Report: Romney Campaign Urged Nevada To Pick January Date

Thursday, October 06, 2011

Interesting tidbit from the Las Vegas Review-Journal report on Wednesday's decision by the Nevada Republican Party's decision to move its caucuses to an earlier date, Jan. 14 to be exact. Mitt Romney's campaign urged the move.

According to the Review-Journal:

In fact, Mitt Romney's campaign had pressed Nevada Republicans to move the caucuses into January so that he could maintain momentum coming out of New Hampshire, a state he expects to win. Romney also is counting on winning Nevada, where he finished first in 2008.

"We moved the date for the good of Nevada, not the Romney campaign," said former Gov. Robert List, the GOP national committeeman on the board. "But Romney's people were pushing for us to move into January so that he could get some momentum and have a rising tide going into Florida."

Ah, the ever important momentum.

Nevada and South Carolina, two of the four states that by tradition hold their presidential preference primaries and caucuses earlier than other states, have announced they were moving up their contests to stay ahead of Florida. South Carolina has advanced its primary to Jan. 21.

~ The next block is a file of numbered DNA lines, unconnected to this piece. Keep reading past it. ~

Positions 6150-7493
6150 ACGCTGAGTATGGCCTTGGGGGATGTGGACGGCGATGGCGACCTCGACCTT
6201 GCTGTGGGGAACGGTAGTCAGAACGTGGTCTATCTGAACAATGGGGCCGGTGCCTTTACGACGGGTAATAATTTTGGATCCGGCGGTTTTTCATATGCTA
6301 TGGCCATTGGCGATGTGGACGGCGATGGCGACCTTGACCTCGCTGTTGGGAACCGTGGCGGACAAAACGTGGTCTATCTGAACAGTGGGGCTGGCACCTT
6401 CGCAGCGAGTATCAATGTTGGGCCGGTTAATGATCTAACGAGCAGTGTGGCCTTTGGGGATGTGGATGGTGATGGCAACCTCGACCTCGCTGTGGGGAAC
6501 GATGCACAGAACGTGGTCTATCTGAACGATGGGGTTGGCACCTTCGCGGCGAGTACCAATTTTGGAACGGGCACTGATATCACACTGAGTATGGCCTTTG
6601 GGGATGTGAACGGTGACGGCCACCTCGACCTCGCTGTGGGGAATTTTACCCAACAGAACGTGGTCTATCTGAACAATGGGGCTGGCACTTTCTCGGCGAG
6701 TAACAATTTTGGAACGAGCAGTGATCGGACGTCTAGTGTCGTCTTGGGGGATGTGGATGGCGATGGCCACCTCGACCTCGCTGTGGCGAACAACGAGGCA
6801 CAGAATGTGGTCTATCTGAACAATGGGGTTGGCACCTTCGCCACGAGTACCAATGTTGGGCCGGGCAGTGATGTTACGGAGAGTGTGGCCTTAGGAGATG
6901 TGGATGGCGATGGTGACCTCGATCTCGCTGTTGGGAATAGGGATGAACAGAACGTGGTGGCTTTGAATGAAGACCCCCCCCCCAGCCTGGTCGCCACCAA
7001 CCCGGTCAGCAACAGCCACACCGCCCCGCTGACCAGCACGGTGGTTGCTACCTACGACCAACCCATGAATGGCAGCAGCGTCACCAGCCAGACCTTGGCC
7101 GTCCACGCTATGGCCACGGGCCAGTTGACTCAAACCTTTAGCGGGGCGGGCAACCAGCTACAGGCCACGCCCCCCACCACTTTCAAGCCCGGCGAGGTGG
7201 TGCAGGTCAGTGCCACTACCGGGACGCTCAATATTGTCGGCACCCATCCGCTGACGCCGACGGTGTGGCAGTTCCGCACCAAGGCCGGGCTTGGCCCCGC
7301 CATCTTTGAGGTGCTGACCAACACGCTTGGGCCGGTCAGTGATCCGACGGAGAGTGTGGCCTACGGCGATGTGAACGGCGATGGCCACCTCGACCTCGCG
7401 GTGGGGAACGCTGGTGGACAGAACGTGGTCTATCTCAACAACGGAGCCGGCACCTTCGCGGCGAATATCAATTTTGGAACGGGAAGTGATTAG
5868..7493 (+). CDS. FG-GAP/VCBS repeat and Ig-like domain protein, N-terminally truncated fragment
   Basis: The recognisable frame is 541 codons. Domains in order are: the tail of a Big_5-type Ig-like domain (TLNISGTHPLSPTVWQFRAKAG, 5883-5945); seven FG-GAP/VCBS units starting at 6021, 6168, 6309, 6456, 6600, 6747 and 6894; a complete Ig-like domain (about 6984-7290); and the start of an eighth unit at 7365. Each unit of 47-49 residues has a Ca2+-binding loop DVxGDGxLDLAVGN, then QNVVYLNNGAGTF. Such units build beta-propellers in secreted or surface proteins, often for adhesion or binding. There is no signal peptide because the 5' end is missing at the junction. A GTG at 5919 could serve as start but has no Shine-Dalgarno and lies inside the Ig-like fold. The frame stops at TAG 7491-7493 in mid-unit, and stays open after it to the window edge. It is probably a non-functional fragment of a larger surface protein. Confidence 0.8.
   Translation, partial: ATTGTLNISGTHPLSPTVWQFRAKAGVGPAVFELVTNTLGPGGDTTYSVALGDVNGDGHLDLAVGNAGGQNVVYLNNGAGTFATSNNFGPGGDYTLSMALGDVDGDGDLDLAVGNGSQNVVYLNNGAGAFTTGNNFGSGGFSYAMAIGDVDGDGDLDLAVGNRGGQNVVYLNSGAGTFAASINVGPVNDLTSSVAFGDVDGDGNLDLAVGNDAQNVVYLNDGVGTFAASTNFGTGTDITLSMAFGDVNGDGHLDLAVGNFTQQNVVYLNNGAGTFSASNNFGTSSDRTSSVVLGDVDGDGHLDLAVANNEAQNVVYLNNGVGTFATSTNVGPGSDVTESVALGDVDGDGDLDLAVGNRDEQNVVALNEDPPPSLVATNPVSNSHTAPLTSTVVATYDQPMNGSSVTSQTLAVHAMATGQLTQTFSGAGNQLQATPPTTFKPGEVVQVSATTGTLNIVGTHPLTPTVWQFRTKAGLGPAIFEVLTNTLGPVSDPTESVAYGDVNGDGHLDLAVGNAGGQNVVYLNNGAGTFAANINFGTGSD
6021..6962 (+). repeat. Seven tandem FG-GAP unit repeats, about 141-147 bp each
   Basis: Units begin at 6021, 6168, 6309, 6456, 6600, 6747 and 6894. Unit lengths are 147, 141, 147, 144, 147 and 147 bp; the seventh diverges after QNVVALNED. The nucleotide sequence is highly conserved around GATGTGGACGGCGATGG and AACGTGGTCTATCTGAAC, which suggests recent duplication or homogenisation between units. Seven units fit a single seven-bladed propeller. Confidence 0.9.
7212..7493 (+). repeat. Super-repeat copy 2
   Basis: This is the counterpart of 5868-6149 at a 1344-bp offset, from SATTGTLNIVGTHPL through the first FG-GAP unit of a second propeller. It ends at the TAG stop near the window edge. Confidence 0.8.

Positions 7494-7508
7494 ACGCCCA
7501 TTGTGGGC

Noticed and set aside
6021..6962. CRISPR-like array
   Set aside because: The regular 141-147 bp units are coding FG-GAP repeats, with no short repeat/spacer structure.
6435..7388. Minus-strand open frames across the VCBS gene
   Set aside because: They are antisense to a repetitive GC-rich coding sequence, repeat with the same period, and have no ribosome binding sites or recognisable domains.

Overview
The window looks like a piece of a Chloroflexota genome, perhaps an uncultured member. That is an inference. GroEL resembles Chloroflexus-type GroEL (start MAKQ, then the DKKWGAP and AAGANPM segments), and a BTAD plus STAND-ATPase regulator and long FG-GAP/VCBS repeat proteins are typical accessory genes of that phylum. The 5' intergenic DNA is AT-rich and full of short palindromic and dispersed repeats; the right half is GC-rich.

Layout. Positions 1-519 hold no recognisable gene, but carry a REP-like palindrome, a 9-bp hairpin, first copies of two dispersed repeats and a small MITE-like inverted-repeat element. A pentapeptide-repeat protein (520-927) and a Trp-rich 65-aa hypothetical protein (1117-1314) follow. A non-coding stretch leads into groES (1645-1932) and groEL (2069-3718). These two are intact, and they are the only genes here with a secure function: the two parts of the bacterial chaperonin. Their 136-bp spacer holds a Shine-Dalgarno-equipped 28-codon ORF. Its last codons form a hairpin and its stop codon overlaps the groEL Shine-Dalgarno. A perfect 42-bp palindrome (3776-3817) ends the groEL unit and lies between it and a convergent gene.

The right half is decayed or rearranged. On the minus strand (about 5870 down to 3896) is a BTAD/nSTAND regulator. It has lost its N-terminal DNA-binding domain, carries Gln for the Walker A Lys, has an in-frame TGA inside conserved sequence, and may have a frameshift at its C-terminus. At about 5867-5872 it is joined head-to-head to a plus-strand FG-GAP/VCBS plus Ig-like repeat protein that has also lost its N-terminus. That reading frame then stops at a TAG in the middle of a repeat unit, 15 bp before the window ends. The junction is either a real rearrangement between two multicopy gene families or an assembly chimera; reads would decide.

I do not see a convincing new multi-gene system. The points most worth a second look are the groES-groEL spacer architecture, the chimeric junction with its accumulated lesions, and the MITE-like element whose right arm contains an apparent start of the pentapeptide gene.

This all was caused, of course, by the Sunshine State announcing last week that it was moving its primary from March to January 31 to give the state a bigger role in deciding the eventual Republican nominee.

Iowa and New Hampshire, traditionally the first two states and in that order, haven't announced their new dates. But there's some thinking that now that Nevada has picked Jan. 14, New Hampshire could go a week earlier. That could force Iowa into December. Few people are pleased about that.

One of Nevada's invaluable benefits for Romney is its large Mormon population. Romney won 95 percent of that vote in 2008 although fellow Mormon, Jon Huntsman Jr., former governor of neighboring Utah, presumably can lay claim to the support of some of those co-religionists.

Copyright 2011 National Public Radio. To see more, visit

Source: NPR


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